Before the lands around Seaton Ross were drained in the eighteenth century, the area was very marshy particularly to the east of the village where lay ”The lngs” and “Everingham Carrs”. These were low-lying meadows and pastures, usually marshy nature and liable to floods. The word “Seaton” in fact is derived from two old English words ‘ton’ meaning a farm or settlement; ‘sea’ a pool of water which would explain the marsh to the east of the village in earlier times.
The Priest Bridge at Seaton Ross was situated on Southfield Lane approximately fifty yards passed the road entrance to St Helens Farm as you travel south of the village towards Allberies.
Tradition has it that the Priest Bridge at Seaton Ross was part of the route used by the monks from Bursea Chapel who piloted travellers from Howden to York. It seems very likely that their route took them to Everingham or perhaps Shiptonthorpe, which of course lies on the old Roman road from York to Hull. The bridge was probably wooden and built by local monks. In the Middle Ages some bridges particularly in larger towns had a chapel attached for the saying of a prayer for safe delivery on a journey and for the paying of what amounted to a toll. The tolls collected were used to finance the maintenance of the bridge.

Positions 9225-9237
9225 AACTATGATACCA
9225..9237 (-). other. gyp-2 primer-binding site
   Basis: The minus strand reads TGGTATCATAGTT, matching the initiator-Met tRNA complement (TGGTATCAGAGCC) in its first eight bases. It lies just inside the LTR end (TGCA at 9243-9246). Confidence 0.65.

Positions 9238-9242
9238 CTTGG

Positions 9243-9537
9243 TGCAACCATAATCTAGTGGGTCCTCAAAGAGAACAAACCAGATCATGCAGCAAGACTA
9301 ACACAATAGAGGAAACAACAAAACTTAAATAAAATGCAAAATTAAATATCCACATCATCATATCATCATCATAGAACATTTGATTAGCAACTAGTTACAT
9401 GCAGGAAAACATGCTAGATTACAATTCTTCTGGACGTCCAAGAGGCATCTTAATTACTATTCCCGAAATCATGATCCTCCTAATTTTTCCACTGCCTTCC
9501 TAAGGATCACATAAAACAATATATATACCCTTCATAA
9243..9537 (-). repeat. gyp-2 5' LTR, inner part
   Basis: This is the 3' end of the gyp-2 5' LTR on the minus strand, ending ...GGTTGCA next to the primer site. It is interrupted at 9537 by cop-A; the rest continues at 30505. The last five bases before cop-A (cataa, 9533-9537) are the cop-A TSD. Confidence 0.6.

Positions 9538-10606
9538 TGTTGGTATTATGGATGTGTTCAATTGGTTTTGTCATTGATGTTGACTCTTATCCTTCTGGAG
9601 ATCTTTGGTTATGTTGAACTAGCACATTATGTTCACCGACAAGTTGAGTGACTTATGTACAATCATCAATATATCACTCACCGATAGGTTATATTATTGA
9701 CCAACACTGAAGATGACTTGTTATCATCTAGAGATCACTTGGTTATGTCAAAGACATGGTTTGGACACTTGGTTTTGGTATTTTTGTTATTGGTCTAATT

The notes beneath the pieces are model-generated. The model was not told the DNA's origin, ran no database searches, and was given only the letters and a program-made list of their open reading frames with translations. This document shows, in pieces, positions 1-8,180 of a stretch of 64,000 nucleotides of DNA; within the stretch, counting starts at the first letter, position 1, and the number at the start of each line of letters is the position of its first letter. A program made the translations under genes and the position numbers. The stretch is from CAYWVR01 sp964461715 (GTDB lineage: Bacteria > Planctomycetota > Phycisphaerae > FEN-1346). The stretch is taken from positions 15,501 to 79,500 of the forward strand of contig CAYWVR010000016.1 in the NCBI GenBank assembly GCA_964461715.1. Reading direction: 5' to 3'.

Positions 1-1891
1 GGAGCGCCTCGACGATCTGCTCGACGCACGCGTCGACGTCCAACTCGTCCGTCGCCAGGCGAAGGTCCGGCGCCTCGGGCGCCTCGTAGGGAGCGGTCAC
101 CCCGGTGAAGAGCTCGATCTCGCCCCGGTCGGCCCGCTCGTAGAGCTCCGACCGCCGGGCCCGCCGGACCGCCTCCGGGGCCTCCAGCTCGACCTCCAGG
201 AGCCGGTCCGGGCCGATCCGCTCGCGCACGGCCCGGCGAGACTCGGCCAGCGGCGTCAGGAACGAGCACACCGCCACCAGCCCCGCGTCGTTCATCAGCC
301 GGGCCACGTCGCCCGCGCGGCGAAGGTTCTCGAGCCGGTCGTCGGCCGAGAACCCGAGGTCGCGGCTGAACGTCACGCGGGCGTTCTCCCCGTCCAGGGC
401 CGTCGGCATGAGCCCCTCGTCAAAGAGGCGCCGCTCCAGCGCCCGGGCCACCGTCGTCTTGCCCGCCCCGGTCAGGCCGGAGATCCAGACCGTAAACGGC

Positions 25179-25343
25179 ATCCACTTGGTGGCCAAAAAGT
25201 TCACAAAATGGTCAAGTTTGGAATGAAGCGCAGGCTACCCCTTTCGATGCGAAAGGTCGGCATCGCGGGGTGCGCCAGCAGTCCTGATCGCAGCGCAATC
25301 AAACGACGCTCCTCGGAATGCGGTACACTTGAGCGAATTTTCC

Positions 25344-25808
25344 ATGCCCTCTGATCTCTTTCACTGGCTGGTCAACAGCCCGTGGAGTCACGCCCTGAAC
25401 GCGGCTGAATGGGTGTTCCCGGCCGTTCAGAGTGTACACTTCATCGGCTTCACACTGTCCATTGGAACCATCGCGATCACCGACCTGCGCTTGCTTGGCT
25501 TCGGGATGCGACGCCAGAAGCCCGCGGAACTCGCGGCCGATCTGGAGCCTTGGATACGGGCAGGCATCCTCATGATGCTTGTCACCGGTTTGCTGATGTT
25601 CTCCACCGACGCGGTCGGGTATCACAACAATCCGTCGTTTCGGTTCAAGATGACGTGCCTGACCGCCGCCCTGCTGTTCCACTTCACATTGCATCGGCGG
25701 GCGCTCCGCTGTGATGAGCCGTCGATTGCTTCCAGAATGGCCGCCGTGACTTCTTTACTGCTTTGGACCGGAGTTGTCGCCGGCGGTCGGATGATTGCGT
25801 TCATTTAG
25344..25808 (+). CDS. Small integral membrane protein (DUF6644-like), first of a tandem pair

The earliest record found on a local map of the Priest Bridge dates from the early 19th century and is clearly marked in William Watson’s 1828 Seaton Ross book of roads. His book has the bridge situated near Reangamoor Lane south of the village along with “Priest Bridge Closes” and shows the bridge crossing over what is now the main Southfield Road. The bridge is also clearly defined on the 1851 and 1910 ordnance survey maps. The 1851 ordnance survey map also shows a footbridge south of Seaton Old Hall at the end of Reangamoor Lane along with many other footbridges no longer in existence. Were these old footbridges part of the travellers route? It does seem very likely.
The precise date or type of construction of the bridge is unknown but many of these bridges were associated with religious foundations or chantries, and chapels dedicated to the observance of requiems for the soul of a benefactor or patron saint which may sometimes be found nearby.
As the lands in the surrounding area were drained and passage became easier with improved road systems the use of the bridges diminished. It seems likely this was the case in Seaton Ross as more roads were built and overall the traveller could find more suitable and easier routes to use.
Very little evidence remains today of the bridge and we are left only to imagine what the crossing was like for all the many hundreds of travellers who crossed over it years ago. The “Priest Bridge” is clearly marked on current ordnance survey maps for the area.